Taking Care of Business


Lea Márquez Peterson
president and CEO of the Tucson's Hispanic Chamber
of Commerce, has nearly tripled membership since she took over in 2009. Photo by Kris Hanning.

Taking Care of Business

     “Growing up, my parents always told me I could accomplish anything I set my mind to,” recalls Lea Márquez Peterson. “I was raised to take risks and seek out opportunities.” Today, she is president/CEO of the Tucson Hispanic Chamber of Commerce (THCC) and the owner of the Márquez Peterson Group, a business brokerage firm. She also sits on a number of boards and is married with two children. With little free time, it’s no wonder she also is a speed-reader!
As president of the chamber, Márquez Peterson manages personnel, daily operations, programs and events, as well as acting as media spokesperson. Additionally, she handles community relations and serves as a business advocate.
     She became president of the THCC in August 2009. Under her leadership, the chamber has grown from 380 to more than 1050 members. “We are open to any business or non-profit; you do not have to be Hispanic to join,” she emphasizes. “However, our focus is on how to reach the fast-growing Hispanic market and the importance of international trade.
     “I am a ‘connector.’ I work with businesses that have a need and connect them with resources or find partnerships that can help them. One reason the chamber has grown is because we have really listened to members of the business community and created programs or provided resources to help them survive and grow during this economic downturn.”
     A challenge for the THCC these days is to differentiate themselves from the other 60 chambers in the state of Arizona. “We need to make sure people understand our priorities and the importance of both the Hispanic market and international trade,” she observes. Her goals include growing on a regional basis (in Santa Cruz and Cochise counties) and encouraging the international trade presence in Sonora, Mexico.
     Márquez Peterson was born in Santa Fe, New Mexico, but her family moved to Tucson — where her dad had roots — when she was about one. “I come from a long line of entrepreneurs,” she recalls. “My grandparents owned a number of businesses in Tucson, and I always wanted to own my own business.”
     She received her bachelor’s in marketing/entrepreneurship from the University of Arizona, and her master’s in business administration from Pepperdine University.
     She owned a number of gas stations and served as the executive director of Greater Tucson Leadership before taking the helm of the chamber.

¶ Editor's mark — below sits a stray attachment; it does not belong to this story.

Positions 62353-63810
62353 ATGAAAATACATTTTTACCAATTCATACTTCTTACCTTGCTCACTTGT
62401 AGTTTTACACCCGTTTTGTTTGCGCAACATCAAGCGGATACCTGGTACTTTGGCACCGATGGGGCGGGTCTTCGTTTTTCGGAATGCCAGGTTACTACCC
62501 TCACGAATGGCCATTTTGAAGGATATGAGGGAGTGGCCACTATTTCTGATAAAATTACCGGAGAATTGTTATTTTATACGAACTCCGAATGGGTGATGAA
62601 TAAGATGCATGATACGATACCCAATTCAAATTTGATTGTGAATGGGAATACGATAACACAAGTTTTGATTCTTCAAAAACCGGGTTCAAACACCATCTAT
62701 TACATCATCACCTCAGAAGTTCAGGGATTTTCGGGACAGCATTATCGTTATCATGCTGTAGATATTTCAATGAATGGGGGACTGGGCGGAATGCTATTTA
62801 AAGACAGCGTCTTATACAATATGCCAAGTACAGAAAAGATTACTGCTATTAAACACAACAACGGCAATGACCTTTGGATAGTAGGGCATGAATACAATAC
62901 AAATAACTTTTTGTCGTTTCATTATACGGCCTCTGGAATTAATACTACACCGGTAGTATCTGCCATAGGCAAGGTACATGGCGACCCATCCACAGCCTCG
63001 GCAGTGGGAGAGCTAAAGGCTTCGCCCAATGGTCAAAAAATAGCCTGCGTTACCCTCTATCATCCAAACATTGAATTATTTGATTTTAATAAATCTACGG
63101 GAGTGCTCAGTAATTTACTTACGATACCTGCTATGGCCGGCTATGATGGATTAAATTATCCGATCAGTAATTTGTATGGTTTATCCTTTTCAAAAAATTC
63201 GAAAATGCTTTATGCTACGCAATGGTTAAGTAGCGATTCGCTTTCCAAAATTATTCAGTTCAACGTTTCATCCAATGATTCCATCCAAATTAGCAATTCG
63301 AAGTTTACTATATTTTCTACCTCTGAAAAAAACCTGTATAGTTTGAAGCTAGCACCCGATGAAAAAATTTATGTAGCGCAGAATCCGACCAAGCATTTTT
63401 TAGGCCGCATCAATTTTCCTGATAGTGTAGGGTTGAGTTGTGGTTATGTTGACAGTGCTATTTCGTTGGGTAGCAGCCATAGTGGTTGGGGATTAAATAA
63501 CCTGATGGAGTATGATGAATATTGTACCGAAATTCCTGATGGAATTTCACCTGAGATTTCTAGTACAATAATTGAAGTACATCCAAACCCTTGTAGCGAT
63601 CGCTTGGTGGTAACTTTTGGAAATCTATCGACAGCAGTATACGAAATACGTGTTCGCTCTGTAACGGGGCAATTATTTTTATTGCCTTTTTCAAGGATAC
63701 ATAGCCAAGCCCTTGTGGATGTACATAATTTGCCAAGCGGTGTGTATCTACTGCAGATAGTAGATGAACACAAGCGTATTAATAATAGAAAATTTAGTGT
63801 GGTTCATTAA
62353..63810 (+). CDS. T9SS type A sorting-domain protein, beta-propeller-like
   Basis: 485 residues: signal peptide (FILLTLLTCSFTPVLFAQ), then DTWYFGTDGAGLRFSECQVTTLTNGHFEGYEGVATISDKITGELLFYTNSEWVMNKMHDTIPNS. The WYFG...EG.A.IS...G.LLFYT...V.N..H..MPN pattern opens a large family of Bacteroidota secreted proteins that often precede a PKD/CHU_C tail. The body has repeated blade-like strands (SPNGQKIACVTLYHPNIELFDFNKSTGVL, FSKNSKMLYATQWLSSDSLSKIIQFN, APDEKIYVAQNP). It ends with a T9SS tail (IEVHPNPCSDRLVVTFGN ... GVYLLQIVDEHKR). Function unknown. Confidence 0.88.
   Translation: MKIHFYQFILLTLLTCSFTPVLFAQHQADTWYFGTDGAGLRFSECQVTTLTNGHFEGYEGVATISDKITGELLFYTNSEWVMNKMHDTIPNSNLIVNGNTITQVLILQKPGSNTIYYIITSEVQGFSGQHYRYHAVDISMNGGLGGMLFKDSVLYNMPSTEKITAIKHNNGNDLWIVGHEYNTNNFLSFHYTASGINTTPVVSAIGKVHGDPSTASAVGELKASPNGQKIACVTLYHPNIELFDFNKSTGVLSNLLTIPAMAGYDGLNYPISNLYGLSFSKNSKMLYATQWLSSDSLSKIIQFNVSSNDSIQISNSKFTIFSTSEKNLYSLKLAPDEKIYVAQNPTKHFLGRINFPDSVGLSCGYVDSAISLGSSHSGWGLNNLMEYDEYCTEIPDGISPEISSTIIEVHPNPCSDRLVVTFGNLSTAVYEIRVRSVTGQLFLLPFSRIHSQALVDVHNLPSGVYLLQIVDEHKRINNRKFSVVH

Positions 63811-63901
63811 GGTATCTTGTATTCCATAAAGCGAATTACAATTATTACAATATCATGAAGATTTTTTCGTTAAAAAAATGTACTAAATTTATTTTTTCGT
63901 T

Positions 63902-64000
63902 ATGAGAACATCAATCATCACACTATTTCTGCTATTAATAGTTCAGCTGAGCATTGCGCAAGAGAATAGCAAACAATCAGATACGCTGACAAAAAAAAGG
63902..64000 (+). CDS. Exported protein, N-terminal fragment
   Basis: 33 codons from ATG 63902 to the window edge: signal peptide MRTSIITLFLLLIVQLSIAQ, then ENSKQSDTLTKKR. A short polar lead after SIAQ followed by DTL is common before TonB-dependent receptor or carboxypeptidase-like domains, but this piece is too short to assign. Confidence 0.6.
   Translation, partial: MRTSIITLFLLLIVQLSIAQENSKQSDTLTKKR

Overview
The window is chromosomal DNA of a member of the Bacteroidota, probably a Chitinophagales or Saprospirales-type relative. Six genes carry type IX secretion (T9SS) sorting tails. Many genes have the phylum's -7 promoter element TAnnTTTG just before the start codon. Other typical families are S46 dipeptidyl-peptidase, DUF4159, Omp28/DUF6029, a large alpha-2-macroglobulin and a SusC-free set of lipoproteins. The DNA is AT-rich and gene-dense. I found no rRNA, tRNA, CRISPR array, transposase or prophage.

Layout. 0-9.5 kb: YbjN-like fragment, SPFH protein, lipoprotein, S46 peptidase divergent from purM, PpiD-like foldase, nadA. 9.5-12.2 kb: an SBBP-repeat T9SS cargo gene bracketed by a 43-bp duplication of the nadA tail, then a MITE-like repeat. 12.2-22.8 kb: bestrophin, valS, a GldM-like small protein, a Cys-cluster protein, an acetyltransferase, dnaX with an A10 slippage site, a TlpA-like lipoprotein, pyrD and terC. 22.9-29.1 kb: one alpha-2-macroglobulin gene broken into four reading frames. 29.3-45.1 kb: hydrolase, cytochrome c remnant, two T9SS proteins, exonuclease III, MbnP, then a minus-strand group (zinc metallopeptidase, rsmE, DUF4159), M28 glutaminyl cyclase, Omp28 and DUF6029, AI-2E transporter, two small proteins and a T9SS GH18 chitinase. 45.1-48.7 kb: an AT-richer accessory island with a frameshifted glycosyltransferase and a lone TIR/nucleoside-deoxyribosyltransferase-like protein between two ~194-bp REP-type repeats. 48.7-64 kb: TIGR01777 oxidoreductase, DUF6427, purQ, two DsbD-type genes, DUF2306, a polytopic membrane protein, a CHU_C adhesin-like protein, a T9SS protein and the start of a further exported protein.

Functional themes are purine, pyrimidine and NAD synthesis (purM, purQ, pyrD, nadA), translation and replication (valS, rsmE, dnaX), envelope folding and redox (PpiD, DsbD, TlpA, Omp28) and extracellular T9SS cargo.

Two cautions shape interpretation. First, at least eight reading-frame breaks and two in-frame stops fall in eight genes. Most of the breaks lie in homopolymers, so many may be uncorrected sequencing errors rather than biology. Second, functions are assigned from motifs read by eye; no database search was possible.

Husband Dan is the vice president and general manager of CareMore, a health care program. They met when they were both members of a co-ed business fraternity at the University of Arizona. “He was a pledge and I was the pledge trainer, but there was no hazing,” she says with a laugh. After they married in 1992, they moved to Los Angeles for career reasons. However, once they decided to have children, the couple moved back to Tucson to be close to family. Their daughter Emma is now 14 and son Luke is seven.
     “I protect my evenings and weekends for family. We enjoy camping, spending time at our cabin on Mount Lemmon, going to movies and traveling.” She loves to read and usually has several books going at once. “I was a big believer in ‘real’ books, but now I am hooked on downloading books from the Pima County Public Library onto my iPad,” she jokes.
     In 2011, Márquez Peterson was appointed to the National Women’s Business Council, which advises the President, Congress and the Small Business Administration on issues facing women business owners. She also sits on a number of boards, including the Arizona Chamber of Commerce and Industry, Vantage West Credit Union and the Pima County Workforce Investment Board.
     She is a past president of the Tucson chapter of the National Association of Women Business Owners. “One of the main issues facing women business owners is access to capital,” she observes. “Women need the ability to get loans to grow their businesses, and not just use their credit cards. Women and Hispanic business owners also need to have a ‘seat at the table’ and serve on key commissions and boards, both locally and nationally. I am very passionate about having diverse voices serve on boards and task forces.”
     Márquez Peterson has won numerous awards, including the 2012 University of Arizona’s Alumni Association’s Distinguished Citizen Award and the 2011 Arizona Minority Business Advocate of the Year. Her proudest accomplishment (besides the birth of her children) was the THCC being named the National Large Chamber of the Year by the United States Hispanic Chamber of Commerce in September 2013. “I went to the conference in Chicago with the chamber’s executive committee. We knew we were a finalist, but we didn’t know ahead of time that we had won!” — Wendy Sweet

 




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